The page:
This week was chock full of incidents that have made me seethe with anger and defensiveness and resentment and then, ultimately, just kind of sink back into a weird sort of ambivalence about other people, because ultimately, there's not a damn thing I can do about the way they are going to act.  Also, anger and defensiveness and resentment is exhausting. Also, I do not have time for that shit.  The small-child's worth of grading has been (finally) organized and I'm slowly but surely turning it into the size of, oh, a smaller child. It's still pretty damn big. But at least I'm making progress, and there's the chance that by the end of the weekend I *might* have a small-child's worth of graded assignments to hand back.  That would be awesome, wouldn't it? Just let me dream, haters. Today I'm going to soccer games, the dentist, and a wedding. WHAT IS MY LIFE. Tomorrow I'm participating in a Making Strides walk at the college.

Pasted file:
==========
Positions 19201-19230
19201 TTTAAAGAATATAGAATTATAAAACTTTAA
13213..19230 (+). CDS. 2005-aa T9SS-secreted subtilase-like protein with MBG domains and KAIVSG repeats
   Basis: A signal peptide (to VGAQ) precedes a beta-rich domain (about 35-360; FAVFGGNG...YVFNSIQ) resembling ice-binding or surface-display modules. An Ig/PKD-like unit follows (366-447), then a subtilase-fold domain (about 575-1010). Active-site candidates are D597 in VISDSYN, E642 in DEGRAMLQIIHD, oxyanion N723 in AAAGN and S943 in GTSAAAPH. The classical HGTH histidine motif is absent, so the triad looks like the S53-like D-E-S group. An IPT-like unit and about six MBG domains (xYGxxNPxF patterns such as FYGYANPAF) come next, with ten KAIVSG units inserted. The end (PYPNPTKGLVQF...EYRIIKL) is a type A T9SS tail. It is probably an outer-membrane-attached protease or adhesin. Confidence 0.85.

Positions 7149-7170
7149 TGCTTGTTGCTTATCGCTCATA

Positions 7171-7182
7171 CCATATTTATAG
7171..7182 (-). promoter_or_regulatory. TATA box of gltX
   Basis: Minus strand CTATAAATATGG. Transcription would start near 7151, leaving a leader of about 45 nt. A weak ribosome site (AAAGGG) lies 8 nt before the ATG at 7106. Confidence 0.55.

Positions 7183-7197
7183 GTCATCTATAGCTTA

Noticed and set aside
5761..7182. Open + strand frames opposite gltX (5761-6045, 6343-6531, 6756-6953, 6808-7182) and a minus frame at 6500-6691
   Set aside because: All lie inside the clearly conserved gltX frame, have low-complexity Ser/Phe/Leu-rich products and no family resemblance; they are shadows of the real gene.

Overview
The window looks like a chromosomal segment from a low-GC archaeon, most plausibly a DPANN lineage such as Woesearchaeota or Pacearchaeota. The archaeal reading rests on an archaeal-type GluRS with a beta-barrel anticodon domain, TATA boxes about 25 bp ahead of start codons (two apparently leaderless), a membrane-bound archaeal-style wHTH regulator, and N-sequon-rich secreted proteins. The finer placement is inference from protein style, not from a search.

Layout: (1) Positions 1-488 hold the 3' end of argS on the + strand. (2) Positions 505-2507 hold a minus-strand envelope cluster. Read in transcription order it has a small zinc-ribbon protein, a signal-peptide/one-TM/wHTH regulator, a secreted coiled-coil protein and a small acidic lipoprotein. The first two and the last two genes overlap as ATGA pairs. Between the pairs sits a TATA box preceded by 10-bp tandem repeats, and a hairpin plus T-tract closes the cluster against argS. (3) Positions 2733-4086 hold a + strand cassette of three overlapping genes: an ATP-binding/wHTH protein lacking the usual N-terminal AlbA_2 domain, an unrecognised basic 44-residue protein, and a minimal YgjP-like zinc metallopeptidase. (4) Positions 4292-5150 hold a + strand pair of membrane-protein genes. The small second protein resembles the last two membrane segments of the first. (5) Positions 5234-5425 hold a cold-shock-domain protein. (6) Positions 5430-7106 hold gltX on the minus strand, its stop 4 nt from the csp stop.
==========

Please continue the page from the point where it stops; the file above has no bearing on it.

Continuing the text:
Let's Have Our Mid-Semester Freakout Early, Shall We?

I wish I could say I have exciting news or profound thoughts about writing or teaching but I've hit that mid-semester wall of grading and deadlines for various things (sabbatical application, paper for conference) and it's just been a bit of a grind lately. I had to put my books and my writing aside for the moment because every morning I'm getting up early to do damage control. It's not great. Today I have two meetings in the morning and then I intend to divide my time between that Very Important For My Professional and Personal Sanity Sabbatical Application and the 30 lbs of grading I have stacked in a tote in my living room. That's right -- I have a small-child's worth of grading to do this weekend. The worst thing is that some of it IS graded but has to be entered into my online grade books in Blackboard, and everything is so jumbled together from being carted between classroom and office and home repeatedly that it will take at least an hour to make sen

First Loves and New Loves and, You Know, Grading